Developer eyes 173-acre tract south of airport for industrial project

Keywords Real Estate
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A site exhibit from Hillwood's zoning request. (Image courtesy of the city of Indianapolis)

An out-of-state developer hopes to construct a five-building industrial park and a mixed-use commercial project on largely vacant land south of Indianapolis International Airport.

Illinois-based Hillwood Enterprises LP hopes to build on about 173 acres of mostly agricultural land northeast of the intersection of Kentucky Avenue and Camby Road. 

According to filings with the City of Indianapolis Department of Metropolitan Development, the project is expected to include five industrial buildings used for warehousing and distribution, ranging in size from 190,000 to 285,000 square feet.

The project would also feature about 19 acres of commercial or retail development on the property’s north side, with potential uses including lodging, occupational training and heavy general retail, according to filings.

It’s unknown how much would be spent on the project. Hillwood did not respond to IBJ’s request for comment.

The land is an assemblage of 11 parcels owned by multiple entities, including locally-based REI Real Estate Services LLC, Yeager Farms LLC, Manchester Investments LLC, Camby Holdings LLC, 5 YS Guys LLC and James Van Slyke.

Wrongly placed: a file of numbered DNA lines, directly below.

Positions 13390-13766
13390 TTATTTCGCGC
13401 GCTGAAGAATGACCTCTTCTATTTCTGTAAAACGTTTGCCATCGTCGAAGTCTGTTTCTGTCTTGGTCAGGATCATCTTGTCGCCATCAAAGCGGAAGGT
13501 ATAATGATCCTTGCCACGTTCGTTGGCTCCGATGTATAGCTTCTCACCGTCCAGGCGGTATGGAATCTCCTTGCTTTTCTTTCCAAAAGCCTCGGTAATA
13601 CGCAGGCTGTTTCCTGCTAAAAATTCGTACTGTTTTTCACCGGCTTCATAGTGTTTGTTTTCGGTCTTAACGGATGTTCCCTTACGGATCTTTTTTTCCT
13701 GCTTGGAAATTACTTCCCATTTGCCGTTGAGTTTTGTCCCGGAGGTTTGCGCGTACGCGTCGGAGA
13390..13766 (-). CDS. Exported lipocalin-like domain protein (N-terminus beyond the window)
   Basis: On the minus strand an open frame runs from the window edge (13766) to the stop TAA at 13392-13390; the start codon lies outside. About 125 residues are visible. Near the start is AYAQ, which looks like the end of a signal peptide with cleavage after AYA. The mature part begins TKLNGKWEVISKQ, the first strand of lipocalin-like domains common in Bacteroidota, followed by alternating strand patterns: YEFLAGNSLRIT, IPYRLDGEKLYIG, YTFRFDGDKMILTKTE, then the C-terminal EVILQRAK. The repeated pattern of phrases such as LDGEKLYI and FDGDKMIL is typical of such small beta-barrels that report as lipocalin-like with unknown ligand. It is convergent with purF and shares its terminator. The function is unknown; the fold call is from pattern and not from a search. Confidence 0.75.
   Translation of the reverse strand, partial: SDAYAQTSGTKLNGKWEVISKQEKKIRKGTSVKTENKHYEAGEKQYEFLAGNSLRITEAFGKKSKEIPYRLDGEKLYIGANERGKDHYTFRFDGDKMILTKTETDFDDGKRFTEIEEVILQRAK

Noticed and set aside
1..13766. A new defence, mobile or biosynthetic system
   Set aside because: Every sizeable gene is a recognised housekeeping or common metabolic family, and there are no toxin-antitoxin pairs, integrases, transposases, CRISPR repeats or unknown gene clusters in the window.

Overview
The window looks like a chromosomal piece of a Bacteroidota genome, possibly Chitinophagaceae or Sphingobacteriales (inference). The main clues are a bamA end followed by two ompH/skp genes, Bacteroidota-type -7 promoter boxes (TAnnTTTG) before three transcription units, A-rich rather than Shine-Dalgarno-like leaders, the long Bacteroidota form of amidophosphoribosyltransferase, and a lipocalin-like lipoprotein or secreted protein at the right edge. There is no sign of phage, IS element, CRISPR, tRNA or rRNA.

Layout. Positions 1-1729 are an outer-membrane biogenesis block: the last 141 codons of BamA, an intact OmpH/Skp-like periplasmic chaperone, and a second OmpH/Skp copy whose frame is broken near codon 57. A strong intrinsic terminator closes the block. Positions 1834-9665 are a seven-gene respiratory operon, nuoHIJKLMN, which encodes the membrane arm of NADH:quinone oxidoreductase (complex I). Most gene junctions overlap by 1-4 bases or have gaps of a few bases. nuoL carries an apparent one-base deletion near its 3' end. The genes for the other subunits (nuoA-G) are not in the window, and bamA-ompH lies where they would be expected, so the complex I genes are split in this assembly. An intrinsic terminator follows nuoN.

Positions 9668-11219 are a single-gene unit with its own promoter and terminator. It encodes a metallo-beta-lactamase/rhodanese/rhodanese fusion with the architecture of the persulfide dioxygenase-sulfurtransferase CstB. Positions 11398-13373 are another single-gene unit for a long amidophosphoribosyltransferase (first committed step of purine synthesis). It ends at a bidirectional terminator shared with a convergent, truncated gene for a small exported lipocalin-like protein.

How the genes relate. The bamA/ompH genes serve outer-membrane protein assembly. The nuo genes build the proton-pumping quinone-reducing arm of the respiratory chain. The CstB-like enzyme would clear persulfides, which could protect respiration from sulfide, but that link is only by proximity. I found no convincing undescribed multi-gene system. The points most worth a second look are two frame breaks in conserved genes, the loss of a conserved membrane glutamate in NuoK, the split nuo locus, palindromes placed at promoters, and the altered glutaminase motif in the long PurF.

If approved, development would likely require new infrastructure, although easements for utilities are already present on the property.

Hillwood is asking the city to rezone the land from various commercial and dwelling uses to the I-2 industrial designation, and then provide a variance for vocational, technical or industrial training uses; lodging; and heavy general retail.

But Department of Metropolitan Development staff is recommending the request be denied because it conflicts with the Decatur Township Comprehensive Land Use Plan adopted in 2018.

That plan recommended the bulk of the land be used for easily walkable, mixed-use village developments with a wide range of small businesses, housing types and public facilities. 

The Urban Land Institute also has conducted a study of the site in recent years, in which it recommended most of the land be used for office flex space or light industrial and a park, among other options.

Hillwood’s request was denied by the Metropolitan Development Commission Hearing Examiner on Feb. 13. The full commission will hear the matter on March 4.

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